IN THE MIDST OF WAR, MEDIC DELIVERS BABY

THE HUMAN RACE

 

FROM GEN. MacARTHUR’S WAR TO HELPING A POOR KID

 “Respect the living, pray for the dead,

and try to honor those you leave behind.”

                         Vince Migliazzo,

                               World War II Army Medic

 

     Many years ago, a poverty-stricken teenager named John Arrillaga who had nothing to wear for his senior class photo at Morningside High School in Inglewood, Calif. So vice-principal Vince Migliazzo not only gave him the shirt off his back, but removed his tie and blazer in exchange for the youngster’s letterman sweater, which he wore for the entire day.       

     The irony: John Arrillaga is now a billionaire. And he won’t let Vince forget it.

     At a recent high school reunion, the real estate mogul reminded Vince of his act of benevolence and asked the retired educator, “What kind of shopping mall can I buy you?” Of course, he was joking.

     “No big deal,” recalled Vince who’s now in his late 80s. “John and his family were surviving on bags of potatoes.”

     America was in the midst of World War II when Vince at 18 was drafted into the Army. Serving as a medic, he first experienced the fear of death when he came across the bodies of four dead GI’s on the beach. That was during the 1944 invasion of the island of Leyte in the Philippines.

     “Until that moment,” he said, “life in the army for me was like being in the Boy Scouts. After a while, you kind of learn to blot out the bad stuff and just do your job.” Yet he still remembers the stench of death, the cries of wounded soldiers.

     In the midst of a crowd of GIs and Filipino fighters, Vince witnessed Gen. Douglas MacArthur’s historic return to the Philippines on Oct. 20, 1944. The general, he recalled, came off a stranded whale boat (landing barge) and waded ashore at the Island of Leyte’s Red Beach. Despite periodic sniper fire, MacArthur climbed onto the bed of a signal-corps truck and made his memorable speech: “People of the Philippines, I have returned. By the grace of Almighty God, our forces stand again on Philippine soil.”

     Vince recalls the general’s speech actually began with: “This is the voice of freedom…” Although he didn’t witness the “reenactment” of the arrival, the scuttle-butt was MacArthur waded to shore a second time up the beach from the original site later that day or the following day. “But I didn’t see it,” he emphasized.

     But he did witness the ravages of war. In Ormoc, where two regiments of the 24th Infantry Division bore the blunt of the battle of Breakneck Ridge, in three weeks 700 Americans were killed.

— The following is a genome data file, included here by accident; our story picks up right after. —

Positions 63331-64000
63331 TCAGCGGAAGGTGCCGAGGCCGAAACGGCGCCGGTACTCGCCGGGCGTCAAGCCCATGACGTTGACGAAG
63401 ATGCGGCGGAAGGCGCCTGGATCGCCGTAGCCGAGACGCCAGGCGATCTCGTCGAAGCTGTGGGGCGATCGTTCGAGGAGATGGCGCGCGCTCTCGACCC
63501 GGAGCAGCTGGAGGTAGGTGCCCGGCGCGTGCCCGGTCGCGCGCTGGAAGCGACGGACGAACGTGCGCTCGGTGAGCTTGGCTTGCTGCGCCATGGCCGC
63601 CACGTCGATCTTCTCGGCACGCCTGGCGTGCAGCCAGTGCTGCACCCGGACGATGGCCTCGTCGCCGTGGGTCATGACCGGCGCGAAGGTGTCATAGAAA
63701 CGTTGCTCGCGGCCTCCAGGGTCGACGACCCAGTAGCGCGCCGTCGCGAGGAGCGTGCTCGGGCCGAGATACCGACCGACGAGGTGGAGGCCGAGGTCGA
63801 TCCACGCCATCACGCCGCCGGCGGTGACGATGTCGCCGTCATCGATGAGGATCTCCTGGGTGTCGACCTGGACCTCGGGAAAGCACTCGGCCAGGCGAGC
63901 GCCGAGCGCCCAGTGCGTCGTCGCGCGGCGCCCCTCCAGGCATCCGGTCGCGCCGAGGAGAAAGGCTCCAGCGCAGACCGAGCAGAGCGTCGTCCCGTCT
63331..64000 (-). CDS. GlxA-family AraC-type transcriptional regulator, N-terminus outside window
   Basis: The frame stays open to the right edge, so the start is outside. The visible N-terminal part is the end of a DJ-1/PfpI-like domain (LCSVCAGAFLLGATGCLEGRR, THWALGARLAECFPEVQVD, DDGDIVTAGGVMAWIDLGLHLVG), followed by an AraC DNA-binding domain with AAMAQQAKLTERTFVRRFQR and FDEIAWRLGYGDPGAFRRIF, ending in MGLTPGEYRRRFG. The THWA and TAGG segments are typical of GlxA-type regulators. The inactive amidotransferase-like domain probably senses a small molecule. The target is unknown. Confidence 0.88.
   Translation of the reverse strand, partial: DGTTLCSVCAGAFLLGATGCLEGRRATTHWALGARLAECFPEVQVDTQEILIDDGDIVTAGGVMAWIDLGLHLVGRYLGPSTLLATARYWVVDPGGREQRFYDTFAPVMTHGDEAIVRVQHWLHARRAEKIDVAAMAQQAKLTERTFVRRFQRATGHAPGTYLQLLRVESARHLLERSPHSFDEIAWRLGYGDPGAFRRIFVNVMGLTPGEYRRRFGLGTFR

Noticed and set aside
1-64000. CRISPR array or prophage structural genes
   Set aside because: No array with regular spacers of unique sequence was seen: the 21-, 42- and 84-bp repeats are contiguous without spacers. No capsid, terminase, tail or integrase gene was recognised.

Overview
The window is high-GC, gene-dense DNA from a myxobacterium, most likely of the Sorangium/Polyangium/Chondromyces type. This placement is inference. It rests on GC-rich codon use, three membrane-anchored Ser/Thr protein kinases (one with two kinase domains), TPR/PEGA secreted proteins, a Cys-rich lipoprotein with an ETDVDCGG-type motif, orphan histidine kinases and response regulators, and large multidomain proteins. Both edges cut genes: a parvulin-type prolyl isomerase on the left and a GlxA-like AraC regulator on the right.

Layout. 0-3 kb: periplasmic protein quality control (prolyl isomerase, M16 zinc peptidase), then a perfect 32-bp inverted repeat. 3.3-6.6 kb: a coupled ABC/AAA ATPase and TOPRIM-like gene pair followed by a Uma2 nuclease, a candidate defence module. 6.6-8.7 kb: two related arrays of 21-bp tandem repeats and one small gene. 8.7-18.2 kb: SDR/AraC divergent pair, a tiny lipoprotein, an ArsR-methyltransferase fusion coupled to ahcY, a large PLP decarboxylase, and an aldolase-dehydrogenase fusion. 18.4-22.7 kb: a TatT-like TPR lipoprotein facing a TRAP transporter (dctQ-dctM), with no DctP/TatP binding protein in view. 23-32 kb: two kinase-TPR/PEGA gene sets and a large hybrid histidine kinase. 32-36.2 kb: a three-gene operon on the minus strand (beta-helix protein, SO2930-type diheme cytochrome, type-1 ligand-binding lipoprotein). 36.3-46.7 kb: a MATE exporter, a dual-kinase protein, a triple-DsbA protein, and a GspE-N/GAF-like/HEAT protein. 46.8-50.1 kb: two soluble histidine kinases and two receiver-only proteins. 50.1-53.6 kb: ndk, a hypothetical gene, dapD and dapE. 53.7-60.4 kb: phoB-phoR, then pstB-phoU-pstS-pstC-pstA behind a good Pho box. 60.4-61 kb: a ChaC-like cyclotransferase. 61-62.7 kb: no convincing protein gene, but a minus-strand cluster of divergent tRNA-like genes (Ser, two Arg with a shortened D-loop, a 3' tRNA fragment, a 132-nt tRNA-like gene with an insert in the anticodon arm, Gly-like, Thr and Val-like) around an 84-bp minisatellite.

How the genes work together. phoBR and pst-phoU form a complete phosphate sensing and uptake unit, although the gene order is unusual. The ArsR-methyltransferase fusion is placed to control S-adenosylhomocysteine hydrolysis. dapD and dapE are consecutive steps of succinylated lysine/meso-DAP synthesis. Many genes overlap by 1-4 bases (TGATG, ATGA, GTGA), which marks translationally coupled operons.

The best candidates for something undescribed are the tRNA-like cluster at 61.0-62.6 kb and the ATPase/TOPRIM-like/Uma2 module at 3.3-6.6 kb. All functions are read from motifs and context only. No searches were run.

In Carigara, a northern coastal town in Leyte, as the war raged around him, the young Italian-American medic helped deliver a baby girl named Leah Cabales. For decades after the war he communicated with the girl and her family.

     During the battle of Jolo, an island in the southwest Philippines, just before he was struck in the back by shrapnel, Pvt. Jiminez, a mortally wounded buddy, fell across him. “When I went to push him off of me, my hand sunk into the cavity of his wound. I’ll never forget feeling the warm blood.”

     The lesson he brought back from the war was this: “Respect the living, pray for the dead, and try to honor those you leave behind…”

     Former Tech Sgt. Vince Migliazzo, a Purple Heart veteran, is one of a dwindling number of living World War II infantrymen, many whom seldom speak of the painful experiences they encountered so many years ago.

     “Every person, young and old, who goes through the hell of combat, whether it’s World War II or in Afghanistan, must live with those memories for the rest of their lives.”

     Whether you’re giving a student the shirt off your back, trying to save the life of a dying GI, helping deliver a baby in a combat zone, or “just” carting bodies from ravaged battlegrounds, the realities of self-sacrifice remain forever imbedded in the hearts and minds of every person regardless of their silence.

     Vince and his wife, Beverly, reside in Los Angeles. They have three children and seven grandchildren.

 

 

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